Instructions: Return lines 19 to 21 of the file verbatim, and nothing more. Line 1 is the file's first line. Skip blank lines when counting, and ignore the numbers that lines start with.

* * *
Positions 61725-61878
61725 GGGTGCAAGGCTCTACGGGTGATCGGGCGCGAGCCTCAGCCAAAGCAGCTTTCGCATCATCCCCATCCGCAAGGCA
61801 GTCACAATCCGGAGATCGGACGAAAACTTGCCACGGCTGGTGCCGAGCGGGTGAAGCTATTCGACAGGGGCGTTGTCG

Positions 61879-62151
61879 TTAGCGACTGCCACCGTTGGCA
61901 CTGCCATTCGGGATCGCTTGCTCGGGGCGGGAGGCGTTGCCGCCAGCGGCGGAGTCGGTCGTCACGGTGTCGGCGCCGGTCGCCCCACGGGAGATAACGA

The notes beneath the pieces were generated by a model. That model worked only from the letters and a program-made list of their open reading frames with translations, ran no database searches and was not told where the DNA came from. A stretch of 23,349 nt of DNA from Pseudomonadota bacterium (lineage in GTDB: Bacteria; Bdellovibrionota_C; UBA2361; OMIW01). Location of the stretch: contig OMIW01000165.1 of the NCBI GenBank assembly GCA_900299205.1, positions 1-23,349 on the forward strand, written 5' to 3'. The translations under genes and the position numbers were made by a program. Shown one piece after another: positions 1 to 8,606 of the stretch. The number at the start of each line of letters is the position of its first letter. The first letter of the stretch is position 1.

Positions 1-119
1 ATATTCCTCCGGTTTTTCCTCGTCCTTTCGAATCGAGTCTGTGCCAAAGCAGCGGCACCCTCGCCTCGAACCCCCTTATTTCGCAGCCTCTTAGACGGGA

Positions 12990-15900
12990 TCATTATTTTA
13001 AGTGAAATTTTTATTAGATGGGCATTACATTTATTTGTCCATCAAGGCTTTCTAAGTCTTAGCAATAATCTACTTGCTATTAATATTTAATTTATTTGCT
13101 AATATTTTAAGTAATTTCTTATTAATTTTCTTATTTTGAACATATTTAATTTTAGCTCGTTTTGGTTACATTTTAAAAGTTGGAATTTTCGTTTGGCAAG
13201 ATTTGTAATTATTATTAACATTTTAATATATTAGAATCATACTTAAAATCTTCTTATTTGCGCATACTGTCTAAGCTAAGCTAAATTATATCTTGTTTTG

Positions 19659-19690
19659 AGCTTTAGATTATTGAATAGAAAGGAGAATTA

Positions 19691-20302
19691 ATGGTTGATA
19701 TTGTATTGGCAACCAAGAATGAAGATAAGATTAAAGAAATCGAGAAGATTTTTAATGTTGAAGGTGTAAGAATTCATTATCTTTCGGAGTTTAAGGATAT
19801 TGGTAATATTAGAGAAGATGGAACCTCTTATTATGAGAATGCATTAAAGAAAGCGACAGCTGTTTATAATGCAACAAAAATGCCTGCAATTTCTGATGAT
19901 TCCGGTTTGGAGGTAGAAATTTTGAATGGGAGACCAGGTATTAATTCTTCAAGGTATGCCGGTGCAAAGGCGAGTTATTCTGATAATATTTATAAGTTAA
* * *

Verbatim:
19701 TTGTATTGGCAACCAAGAATGAAGATAAGATTAAAGAAATCGAGAAGATTTTTAATGTTGAAGGTGTAAGAATTCATTATCTTTCGGAGTTTAAGGATAT
19801 TGGTAATATTAGAGAAGATGGAACCTCTTATTATGAGAATGCATTAAAGAAAGCGACAGCTGTTTATAATGCAACAAAAATGCCTGCAATTTCTGATGAT
19901 TCCGGTTTGGAGGTAGAAATTTTGAATGGGAGACCAGGTATTAATTCTTCAAGGTATGCCGGTGCAAAGGCGAGTTATTCTGATAATATTTATAAGTTAA